Posted on May 16, 2018 and filed under Ballwork, wellness.

No More Turtle Head (or how to decompress your neck and upper back)

Next time at a pack of teenagers on their phones, you’ll notice their necks slumping forward. Ouch. Then go to a mirror and look at your own posture, double OUCH.  Regardless of our age or gender, living in the 21st-century means that we’re asked to multitask: phone calls, emails, meetings, working out, driving, being a partner, being a parent, cooking, meditate, detox, binge watch and many more demands. We’re often leaning our heads forward as we peer at our phone or the computer screens, which can be the cause of muscle strains, tension stiffness, compressed neck, disk herniation, spinal compression or a pinched nerve.  AND aesthetically speaking having one’s neck sticking out like a turtle’s head makes one look and feel slumpy and dumpy.    

Some of our current habits are compressing our upper back and shortening our neck.

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  • Sitting for long periods of time: According to a study in the Journal of the National Cancer Institute, not only has inactivity like sitting at a desk for long periods of the day been linked with diabetes, obesity, and cardiovascular disease, it can also increase the risk of certain cancers. Our human body evolved to move, stretch and breath, not to sit all day long.  Sitting for long periods slows down all our systems and decreases energy.   Not only do we sit at our desk (or at home watching TV) but we are hunched over our viewing devices, which causes the connective tissue to become “glued” into a slumped posture that actually damages and compresses your entire body.   Are constantly achy around your shoulders and neck?  This could very well be the cause.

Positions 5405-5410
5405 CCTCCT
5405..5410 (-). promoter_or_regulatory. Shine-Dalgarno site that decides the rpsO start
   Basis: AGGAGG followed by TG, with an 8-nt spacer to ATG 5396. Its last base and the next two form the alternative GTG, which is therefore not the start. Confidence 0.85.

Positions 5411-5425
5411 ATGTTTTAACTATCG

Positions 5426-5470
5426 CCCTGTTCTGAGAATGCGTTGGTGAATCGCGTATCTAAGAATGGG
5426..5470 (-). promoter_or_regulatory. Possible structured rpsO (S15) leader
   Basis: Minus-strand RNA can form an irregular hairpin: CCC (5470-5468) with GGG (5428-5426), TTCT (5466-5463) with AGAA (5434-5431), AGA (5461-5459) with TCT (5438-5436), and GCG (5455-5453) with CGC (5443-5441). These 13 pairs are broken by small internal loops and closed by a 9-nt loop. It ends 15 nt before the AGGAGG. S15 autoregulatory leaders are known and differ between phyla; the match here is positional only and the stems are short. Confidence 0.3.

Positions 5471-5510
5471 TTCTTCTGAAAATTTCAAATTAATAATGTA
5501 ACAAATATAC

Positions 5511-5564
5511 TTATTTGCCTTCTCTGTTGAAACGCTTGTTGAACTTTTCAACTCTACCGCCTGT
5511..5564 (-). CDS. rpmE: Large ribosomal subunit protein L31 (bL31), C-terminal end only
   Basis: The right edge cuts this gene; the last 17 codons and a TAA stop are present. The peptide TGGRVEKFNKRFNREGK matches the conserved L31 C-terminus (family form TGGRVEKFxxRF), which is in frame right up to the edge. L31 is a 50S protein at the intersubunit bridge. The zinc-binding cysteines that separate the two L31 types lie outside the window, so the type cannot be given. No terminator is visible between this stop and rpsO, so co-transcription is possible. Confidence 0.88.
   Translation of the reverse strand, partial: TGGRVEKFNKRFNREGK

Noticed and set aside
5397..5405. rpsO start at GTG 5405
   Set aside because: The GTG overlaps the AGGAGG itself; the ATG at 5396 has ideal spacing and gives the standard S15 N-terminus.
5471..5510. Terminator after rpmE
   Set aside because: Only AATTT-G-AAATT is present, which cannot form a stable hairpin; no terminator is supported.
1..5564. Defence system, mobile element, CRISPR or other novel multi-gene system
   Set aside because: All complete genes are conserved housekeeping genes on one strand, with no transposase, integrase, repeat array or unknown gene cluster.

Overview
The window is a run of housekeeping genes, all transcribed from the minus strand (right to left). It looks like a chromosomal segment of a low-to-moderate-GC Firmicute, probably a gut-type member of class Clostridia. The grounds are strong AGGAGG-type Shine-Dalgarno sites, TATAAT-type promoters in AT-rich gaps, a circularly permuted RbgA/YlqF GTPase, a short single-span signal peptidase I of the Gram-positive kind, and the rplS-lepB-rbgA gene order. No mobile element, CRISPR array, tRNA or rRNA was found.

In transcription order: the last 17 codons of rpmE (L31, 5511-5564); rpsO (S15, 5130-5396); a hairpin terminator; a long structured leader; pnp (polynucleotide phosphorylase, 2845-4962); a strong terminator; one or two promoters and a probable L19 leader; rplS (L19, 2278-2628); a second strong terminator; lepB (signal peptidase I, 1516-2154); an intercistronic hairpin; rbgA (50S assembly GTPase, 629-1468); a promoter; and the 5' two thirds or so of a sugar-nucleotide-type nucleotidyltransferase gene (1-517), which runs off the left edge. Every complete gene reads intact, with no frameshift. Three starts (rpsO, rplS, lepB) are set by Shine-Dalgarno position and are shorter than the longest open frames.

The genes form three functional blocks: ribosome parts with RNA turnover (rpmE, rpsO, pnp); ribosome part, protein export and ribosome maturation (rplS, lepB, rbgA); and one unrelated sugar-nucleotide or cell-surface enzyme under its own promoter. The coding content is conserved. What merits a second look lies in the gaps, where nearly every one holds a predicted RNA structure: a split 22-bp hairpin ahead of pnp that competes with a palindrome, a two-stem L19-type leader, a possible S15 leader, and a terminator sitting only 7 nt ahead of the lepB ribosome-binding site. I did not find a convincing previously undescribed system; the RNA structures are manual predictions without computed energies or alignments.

• Phone usage: The average human head weighs about 10 pounds when held upright, but for every inch that your head is tilted forward, extra weight is added to your neck and spine. So guess what we are doing most of the time while trying to read our phones’ screen; we’re titling our head forward!  Additionally, if you make phone calls (Yes, a few of us still do), holding the phone in the crook of the neck, wedged against the shoulder can cause structural imbalances, tightening your fascia and shortening the neck, which can turn into all kind of  pain.  

As I said, our bodies aren’t designed to stay slumped and suffer the aches and pains of this forward posture, these are simple strategies that can help you battle the turtle-head epidemic:

  • If you must sit for long periods of time, first and foremost sit up and avoid slump at all cost! Then every 20 minutes or so (set an alarm) Take deep-breath and roll your shoulders up and down and twist your neck from side. Then every hour (set an alarm) get up and move around. Go outside, and get some fresh air! This will encourage you to realign your body and posture.
  • When using your phones and computers, choose the zoomed display on your phone to make the font bigger, try to avoid writing long messages from your phone, or lean back in your chair and hold the phone up to eye level so that you don’t pitch forward.  Avoid holding your phone to make phone calls, instead Try using a headset, speakerphone, or a hands-free set.
  • Correct the damage done, a very effective way to do this is to stretch and massage the tight muscles along the back of your neck and well as strengthening the muscles at the front of the neck.  Correcting the turtle head starts with strengthening the core and upper back muscles Yoga and Bodymind Ballwork do wonders here!!!
Posted on January 29, 2018 and filed under Ballwork, Yoga, wellness.

Self-Myofascial Release: move better, perform better and have less pain

If you have been to my yoga classes in the last few years you probably have experienced  some self-massaging using rubber balls.  Or perhaps you have seen other self- massage instruments such as foam rollers or massage sticks at your gym, physical therapist’s office or your friend’s apartment. So what is the deal with Self-Massage?

This practice of Self-Massage is also known as Self-Myofascial release.  Myofascia is the connective tissue network that runs through your body.  You can learn more about fascia on my previous post So what is Fascia Anyway? In summary, Myofascia wraps around your internal organs and muscles and holds it all in place. I like the definition “it's the organ of form.”